legislation seeking to distribute public expenditures instead of concentrating them at a few points, where they can be most effectively and economically applied. It would, in my opinion, be a measure of economy in the construction and preparation of ordnance supplies, as well as one calculated to improve their quality, to confine constructions to four arsenals at most-one at the North, one at the West, one at the South, and one on the Pacific Coast. There are a few of the other arsenals which, from their locations, are no longer useful for military purposes, and there should be sold and the proceeds applied to enlarging the means of fabrication at the four principal arsenals. The other arsenals, which may be conveniently situated for the distribution of supplies form them, should be retained simply as store-houses or depositories, in charge of military store-keepers, or perhaps better, of veteran and worthy sergeants, with a hired or enlisted force only sufficient to keep in order the articles deposited at each. The residue of that force necessary to carry on the operations of the department and all the officers not required for detached service with troops should be concentrated at the arsenals of construction. These are measures the execution of which, in their details, must be left to executive discretion. Legislation can properly confer only the general power to sell and apply the proceeds as above indicated, and to classify and use the other arsenals-four for construction and the remainder for depositories. They are measures which cannot be expected to be carried into effect immediately, but, to be properly executed, must be done gradually. Their beneficial effects, both economically and in other respects, I regard as certain in the end if systematically and uninterruptedly pursued, although they may be gradual in attainment. Concentration, before recommended for the operations of the Ordnance Department, applies also as a measure of economy, but in a far higher degree to the stations of troops. A great source of our military expense lies in the vat number of posts or station among which our troops are scattered. These posts should be as few as possible for permanent occupation, and the service of protecting our exposed Territories should be performed by detachments sent out from and turning to the fixed stations. Such a plan will diminish the now necessarily very large expenses of transportation, as well as many others incident to a multiplicity of small posts, while it is believed confidently that it will rather promote than damage the efficiency of the public service. This idea is not claimed as original. It has been before advanced, and with more elaboration and detail than I have given it. But, as it has not yet been carried into effect, nor I believer fairly and fully tried, I deem it not useless to put it fourth again. the measure it suggests does not, in my opinion, require legislation to carry it into effect, and in so far the suggestion may be considered out of place in answer to a call from a committee of a branch of the Legislature; but it is, I conceive, a proper and legitimate answer to a call for views and opinions on a reduction of expresses in the military department of the Government, even if it tends only to show that legislation is not necessary for all reformations in this respect, and that much may be effected by, if left to, executive management.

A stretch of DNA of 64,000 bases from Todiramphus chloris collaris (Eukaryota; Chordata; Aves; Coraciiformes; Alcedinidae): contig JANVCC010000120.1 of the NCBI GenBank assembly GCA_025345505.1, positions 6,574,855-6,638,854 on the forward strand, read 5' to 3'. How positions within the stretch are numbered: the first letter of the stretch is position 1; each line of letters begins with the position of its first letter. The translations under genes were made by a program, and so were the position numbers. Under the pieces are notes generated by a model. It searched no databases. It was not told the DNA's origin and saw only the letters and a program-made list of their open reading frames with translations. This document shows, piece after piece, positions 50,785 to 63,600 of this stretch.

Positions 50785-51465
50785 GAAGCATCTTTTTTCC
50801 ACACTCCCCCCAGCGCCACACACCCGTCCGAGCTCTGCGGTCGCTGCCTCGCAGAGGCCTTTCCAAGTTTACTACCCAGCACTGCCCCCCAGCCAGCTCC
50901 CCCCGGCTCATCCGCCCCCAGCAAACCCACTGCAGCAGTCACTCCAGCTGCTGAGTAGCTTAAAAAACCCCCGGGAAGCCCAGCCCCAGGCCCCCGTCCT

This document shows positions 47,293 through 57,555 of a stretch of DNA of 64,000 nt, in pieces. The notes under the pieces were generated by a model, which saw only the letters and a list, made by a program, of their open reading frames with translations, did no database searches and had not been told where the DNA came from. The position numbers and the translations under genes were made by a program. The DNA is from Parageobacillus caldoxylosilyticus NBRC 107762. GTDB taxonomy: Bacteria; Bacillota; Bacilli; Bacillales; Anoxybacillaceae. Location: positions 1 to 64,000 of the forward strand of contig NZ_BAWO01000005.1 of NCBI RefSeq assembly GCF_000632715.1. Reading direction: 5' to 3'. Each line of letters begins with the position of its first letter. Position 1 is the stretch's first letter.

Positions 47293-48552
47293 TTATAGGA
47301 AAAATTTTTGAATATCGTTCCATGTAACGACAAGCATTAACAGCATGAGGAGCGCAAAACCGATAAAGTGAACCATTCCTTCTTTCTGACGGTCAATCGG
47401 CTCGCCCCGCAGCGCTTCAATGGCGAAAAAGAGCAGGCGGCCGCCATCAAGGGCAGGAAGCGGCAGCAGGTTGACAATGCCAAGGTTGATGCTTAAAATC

Very respectfully, your obedient servant,
Captain of Ordn